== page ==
Thanks to the chemical, agricultural and pharmaceutical industries, and antiquated water systems, Americans are drinking a concoction of medications, antibiotics and toxic chemicals, often without realizing it.
Contaminants enter the water supply via human drug waste in sewage, medicines flushed down toilets, agricultural runoff and the wide use of pesticides, flame retardants and plastic-related compounds like phthalates and BPA. (BPA has ironically been used in bottled water that people drink to avoid tap water risks!)
Strides have been made in making our plastic less toxic (oxymoron?), as well as other materials. You can often find BPA-free canned vegetables, for instance. But these less toxic options aren't available in all areas or towns.
Referring to pharmaceuticals in our water, the drug industry and water treatment professionals say the trace levels are so minuscule they likely pose no risk to public health. But at the same time they admit there is a problem that could affect our health. It is already affecting wildlife and fish that rely on rivers and waterways containing our discarded drugs.
"There's no doubt about it, pharmaceuticals are being detected in the environment and there is genuine concern that these compounds, in the small concentrations that they're at, could be causing impacts to human health or to aquatic organisms," noted Mary Buzby, director of environmental technology for Merck.
Learn more about this issue, and ways to help, in an illuminating article by Scientific American .
External Medicine: Discarded Drugs May Contaminate 40 Million Americans' Drinking Water
Although millions of people flush unused medications down the toilet and discharge them in bodily waste, sewage treatment plants and septic systems are not required to deal with such contaminants
Dear EarthTalk: Pharmaceuticals were in the news again recently, how they are polluting water and raising a host of health issues because we dispose of them both unused and used through bodily waste elimination. What can be done?—Lucy Abbot, Macon, Ga.
Pharmaceutical drug contamination in our groundwater, rivers, lakes, estuaries and bays is a growing problem. Millions of us are flushing unused medications down the toilet and discharging them in our body waste—even though sewage treatment plants and septic systems were never designed to deal with such contaminants. Additional discharges by healthcare facilities exacerbate the problem. As a result, researchers have identified traces of pharmaceutical drugs in the drinking water supplies of some 40 million Americans.
A nationwide study conducted by the U.S. Geological Survey in 1999 and 2000 found low levels of pharmaceuticals—including antibiotics, hormones, contraceptives and steroids—in 80 percent of the rivers and streams sampled. According to Citizens Campaign for the Environment (CCE), the effects of constant, low-level exposure of pharmaceuticals on ecosystems and humans are uncertain, though “possible health concerns include hormone disruption, antibiotic resistance and synergistic effects.” And antidepressants, says CCE, can “alter the behavior and reproductive functions of fish and mollusks.”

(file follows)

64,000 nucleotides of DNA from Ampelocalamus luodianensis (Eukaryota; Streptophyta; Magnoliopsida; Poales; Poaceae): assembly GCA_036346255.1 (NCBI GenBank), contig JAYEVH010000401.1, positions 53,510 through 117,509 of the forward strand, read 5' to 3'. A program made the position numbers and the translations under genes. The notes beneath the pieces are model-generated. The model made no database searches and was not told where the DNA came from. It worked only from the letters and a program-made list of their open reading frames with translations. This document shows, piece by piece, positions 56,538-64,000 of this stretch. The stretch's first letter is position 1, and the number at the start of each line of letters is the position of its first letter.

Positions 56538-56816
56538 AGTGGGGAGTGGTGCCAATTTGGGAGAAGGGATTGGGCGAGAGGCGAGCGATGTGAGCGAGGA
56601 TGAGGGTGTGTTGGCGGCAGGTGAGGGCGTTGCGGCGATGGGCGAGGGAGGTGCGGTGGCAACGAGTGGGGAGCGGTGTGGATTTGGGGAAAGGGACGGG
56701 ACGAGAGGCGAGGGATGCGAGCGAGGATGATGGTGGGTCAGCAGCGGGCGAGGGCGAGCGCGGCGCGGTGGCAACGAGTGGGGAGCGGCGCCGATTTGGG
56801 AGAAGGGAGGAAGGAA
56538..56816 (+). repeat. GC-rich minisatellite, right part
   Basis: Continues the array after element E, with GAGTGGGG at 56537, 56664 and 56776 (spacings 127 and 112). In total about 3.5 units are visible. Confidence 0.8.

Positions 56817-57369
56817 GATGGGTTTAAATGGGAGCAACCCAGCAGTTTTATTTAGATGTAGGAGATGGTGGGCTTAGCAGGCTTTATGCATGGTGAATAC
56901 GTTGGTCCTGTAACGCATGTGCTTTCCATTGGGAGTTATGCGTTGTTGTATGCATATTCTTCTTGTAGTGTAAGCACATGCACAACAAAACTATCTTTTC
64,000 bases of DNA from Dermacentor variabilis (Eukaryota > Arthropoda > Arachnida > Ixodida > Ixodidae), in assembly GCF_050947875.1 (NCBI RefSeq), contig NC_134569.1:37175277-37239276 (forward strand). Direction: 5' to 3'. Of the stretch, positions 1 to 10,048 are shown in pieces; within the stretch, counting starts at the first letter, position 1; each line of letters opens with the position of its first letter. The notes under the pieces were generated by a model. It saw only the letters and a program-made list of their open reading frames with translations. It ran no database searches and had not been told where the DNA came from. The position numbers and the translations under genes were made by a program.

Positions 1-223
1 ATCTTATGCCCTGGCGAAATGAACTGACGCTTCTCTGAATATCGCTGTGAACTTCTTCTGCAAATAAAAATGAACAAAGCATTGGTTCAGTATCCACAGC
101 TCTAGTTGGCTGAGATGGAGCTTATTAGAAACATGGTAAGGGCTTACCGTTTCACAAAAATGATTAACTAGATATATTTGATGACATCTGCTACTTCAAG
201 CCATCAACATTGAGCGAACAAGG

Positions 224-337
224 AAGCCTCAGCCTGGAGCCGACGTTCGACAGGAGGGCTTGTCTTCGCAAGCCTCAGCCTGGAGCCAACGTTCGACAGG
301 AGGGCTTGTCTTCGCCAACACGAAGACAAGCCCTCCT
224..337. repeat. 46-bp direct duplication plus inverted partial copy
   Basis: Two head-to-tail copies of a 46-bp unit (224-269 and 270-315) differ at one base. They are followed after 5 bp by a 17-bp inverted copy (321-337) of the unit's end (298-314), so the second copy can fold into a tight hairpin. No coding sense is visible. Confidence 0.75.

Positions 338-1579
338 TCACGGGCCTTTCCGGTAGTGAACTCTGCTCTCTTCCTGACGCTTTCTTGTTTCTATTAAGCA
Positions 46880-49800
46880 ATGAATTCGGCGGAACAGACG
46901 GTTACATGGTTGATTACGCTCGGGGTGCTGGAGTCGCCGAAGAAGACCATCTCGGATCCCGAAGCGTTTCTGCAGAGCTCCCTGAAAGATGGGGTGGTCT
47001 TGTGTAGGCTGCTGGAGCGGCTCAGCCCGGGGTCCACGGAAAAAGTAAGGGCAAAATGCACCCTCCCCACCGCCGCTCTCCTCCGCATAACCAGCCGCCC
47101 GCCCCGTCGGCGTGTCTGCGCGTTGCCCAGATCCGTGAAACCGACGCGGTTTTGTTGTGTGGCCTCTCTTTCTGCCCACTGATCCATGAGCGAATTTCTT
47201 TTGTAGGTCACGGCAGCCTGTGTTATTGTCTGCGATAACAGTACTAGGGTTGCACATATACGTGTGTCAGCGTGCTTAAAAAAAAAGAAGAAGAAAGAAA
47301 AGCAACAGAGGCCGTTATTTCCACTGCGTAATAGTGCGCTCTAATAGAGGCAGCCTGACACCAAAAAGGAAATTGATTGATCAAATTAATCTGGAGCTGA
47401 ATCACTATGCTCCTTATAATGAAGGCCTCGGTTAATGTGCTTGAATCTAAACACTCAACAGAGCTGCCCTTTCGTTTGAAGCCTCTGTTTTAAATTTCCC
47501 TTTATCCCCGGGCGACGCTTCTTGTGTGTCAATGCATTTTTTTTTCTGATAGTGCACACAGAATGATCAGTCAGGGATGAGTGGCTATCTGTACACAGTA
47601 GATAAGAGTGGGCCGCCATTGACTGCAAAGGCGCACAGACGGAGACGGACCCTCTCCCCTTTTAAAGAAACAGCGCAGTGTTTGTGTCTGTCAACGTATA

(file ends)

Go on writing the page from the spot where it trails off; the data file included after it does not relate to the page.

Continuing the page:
CCE cites a recent Stony Brook University study showing that some fish species in New York’s Jamaica Bay are experiencing “feminization”—the ratio of female to male winter flounder was 10 to one in the studied area—likely a result of flushed pharmaceuticals that can act as “hormone mimics” and cause such effects. New York’s Department of Environmental Conservation concurs, citing a number of other studies underscoring the impacts on aquatic life. What irks CCE about the problem is that almost all known sources of drugs in the environment first pass through wastewater treatment plants where they could be filtered out, but these facilities are not required to be equipped with pharmaceutical filter devices.
In light of the problem, the U.S. Food & Drug Administration (FDA) in 2007 established its first set of guidelines for how consumers should dispose of prescription drugs. First and foremost, consumers should follow any specific disposal instructions on a drug’s label or the patient information that accompanies the medication—and shouldn’t flush the drugs down the toilet. If there are no disposal instructions, the FDA recommends finding out from your municipality if any take-back programs are in place. Also, the U.S. Drug Enforcement Administration sponsors National Prescription Drug Take Back Days across the country at various sites a few times a year.
“If no instructions are given on the drug label and no take-back program is available in your area, throw the drugs in the household trash, but first take them out of their original containers and mix them with an undesirable substance, such as used coffee grounds or kitty litter,” says the FDA. This will make them less appealing to children, pets or people who may intentionally go through your trash, says the agency, which adds that a final step is to put the medication into a sealed bag or other container to prevent leaks.
CONTACTS: CCE, www.citizenscampaign.org; National Prescription Drug Take Back Days, www.nationaltakebackday.com; FDA’s “How to Dispose of Unused Medicines,” www.fda.gov/downloads/Drugs/ResourcesForYou/Consumers/BuyingUsingMedicineSafely/UnderstandingOver-the-CounterMedicines/ucm107163.pdf.
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